Essentially, Rafe is still in love with his ex, and never really wanted to divorce her. But they were young and didn’t have the relationship skills to make things work, and their marriage imploded. But he’s always wanted her back.  He’s tried being suave, he’s tried being sugary, and kind of settles on waiting her out by eating at her places of employment constantly. Olivia is hurting, too—she married Rafe quickly and moved to his tiny hometown, only for him to become a workaholic and leave her on her own. So when he brings what sure looks like a one night stand into her place of employment for walk of shame breakfast, Olivia decides she’s finished and tells Rafe she’s selling the house and moving away. 

What’s super sexy is that Rafe really reflects on his behavior and takes the time to journal and write Olivia letters addressing their issues. They’re like, REALLY self aware, and it’s very attractive. 

This is one where the author throws in a sort of surprise black moment and it works beautifully. Their reunion was…amazing. Both characters grew into really complex, interesting people (who are obviously meant to be together now that they’re not so young and stupid) and the ending was so satisfying.

Buy Now: Amazon


Want to join us in tackling your TBR? Next month’s theme is Animals.

Dueling Review

Dueling Review: Beauty and the Blacksmith by Tessa Dare (2013)

This month, our theme week—inspired by SuperWendy’s TBR Challenge—was the Blue Collar archetype. What could be better than a cross-class blacksmith romance?

Spindle Cove, #3.5

Holly’s Take

Heat Factor: He gets her all dirty

Character Chemistry: They’ve been pining from afar for a while and are finally ready to admit their feelings

Plot: Let’s try this courtship thang!

Overall: There are a couple of really standout scenes

Ingrid’s Take

Heat Factor: I mean, it opens with her admiring the size of his………………wrists. And it ends with zero doubt some dirty stuff went down. 

Character Chemistry: There’s heavy longing suggested, but things get cooking right away, which is nice for us.

Plot: They want each other, but can they HAVE each other?

Overall: It’s really cute and I can tell this is one that will stick in my memory if not just because there are some very memorable (and unique!) moments.

Erin’s Take

Heat Factor: It’s a novella, so there’s a lot of desiring from afar but only the one fateful night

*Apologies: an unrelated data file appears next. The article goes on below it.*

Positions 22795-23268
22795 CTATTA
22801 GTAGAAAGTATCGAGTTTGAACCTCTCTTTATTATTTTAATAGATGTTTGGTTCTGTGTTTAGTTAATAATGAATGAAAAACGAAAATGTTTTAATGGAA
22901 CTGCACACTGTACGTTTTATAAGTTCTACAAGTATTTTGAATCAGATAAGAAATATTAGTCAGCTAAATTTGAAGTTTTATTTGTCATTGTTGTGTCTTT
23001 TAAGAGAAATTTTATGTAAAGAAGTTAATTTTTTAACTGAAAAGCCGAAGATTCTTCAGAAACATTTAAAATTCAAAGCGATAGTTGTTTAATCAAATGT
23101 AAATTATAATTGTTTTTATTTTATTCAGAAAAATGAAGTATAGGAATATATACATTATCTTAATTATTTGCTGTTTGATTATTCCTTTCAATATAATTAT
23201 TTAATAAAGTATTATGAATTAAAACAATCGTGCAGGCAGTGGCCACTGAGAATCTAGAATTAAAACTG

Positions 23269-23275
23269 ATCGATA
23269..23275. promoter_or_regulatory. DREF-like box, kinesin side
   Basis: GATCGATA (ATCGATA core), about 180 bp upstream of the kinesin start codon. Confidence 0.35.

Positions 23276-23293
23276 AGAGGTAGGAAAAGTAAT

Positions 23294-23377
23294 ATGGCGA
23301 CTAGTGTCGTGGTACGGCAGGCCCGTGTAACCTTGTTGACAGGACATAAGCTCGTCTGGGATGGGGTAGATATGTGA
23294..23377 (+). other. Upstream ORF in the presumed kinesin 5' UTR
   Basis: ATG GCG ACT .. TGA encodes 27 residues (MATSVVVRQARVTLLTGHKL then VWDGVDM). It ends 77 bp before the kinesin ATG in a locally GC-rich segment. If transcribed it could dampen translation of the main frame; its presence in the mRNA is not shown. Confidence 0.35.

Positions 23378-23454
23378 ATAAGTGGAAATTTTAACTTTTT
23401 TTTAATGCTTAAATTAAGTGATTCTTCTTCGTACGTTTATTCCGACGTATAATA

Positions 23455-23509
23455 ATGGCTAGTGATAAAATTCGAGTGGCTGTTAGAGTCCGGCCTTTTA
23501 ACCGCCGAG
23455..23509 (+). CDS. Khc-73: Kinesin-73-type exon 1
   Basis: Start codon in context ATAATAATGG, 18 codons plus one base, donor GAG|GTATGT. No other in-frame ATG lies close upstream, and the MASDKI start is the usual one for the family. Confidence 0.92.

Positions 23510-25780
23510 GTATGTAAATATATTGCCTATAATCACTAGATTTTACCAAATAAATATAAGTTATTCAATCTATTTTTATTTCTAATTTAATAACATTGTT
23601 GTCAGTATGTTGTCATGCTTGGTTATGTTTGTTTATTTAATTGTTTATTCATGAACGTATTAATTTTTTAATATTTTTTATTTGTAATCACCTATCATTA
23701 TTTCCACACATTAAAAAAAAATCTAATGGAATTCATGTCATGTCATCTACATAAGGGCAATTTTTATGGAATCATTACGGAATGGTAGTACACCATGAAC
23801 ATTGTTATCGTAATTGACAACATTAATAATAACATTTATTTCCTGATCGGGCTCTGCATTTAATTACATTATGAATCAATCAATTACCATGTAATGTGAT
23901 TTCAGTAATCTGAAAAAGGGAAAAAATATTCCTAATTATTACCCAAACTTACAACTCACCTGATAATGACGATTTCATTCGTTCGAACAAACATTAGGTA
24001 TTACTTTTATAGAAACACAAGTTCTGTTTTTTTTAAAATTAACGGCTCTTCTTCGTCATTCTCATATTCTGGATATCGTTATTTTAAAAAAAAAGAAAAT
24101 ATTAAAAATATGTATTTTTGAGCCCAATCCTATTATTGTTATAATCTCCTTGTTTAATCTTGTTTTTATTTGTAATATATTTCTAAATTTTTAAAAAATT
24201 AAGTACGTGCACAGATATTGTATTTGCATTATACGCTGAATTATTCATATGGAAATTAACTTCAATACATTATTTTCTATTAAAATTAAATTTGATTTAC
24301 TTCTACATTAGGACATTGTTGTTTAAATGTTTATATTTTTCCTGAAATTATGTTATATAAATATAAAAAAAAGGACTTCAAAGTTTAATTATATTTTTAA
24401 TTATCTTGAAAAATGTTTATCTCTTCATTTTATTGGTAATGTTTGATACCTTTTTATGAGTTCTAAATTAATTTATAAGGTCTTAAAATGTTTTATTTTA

Character Chemistry: There are some undercurrents between Diana and Aaron earlier in the series, so this book involves a good deal of pining followed by taking action

Plot: Diana and Aaron finally decide to stop dancing around each other and see if their feelings can overcome their class divide

Overall: I enjoyed it more the first time I read it years ago, but it’s still well-constructed and charming if you don’t mind some dated ideas

Continue reading “Dueling Review: Beauty and the Blacksmith by Tessa Dare (2013)”
Let's Talk Tropes

Let’s Talk Archetypes: Blue Collar

Books we’ll be reading this week

Every now and then Erin will send something that captures her attention to the group chat, and for whatever reason when she saw this post from @LadySadieReads on Insta she sent it along…

…which, combined with SuperWendy’s August TBR Challenge, inspired our August buddy read week. Several of the books on Sadie’s list were already on our TBRs, so this was the kick we needed to get reading!

Continue reading “Let’s Talk Archetypes: Blue Collar”
Recommended Read, Review

Review: The Threefold Tie by Aster Glenn Gray (2020)

Heat Factor: Scenes as couples are closed door, but they have one interlude at the end

Character Chemistry: I felt all their feelings very intensely

Plot: Three people who have all loved each other for some time are shocked into re-examining their relationship

Overall: What a great feelings book

Continue reading “Review: The Threefold Tie by Aster Glenn Gray (2020)”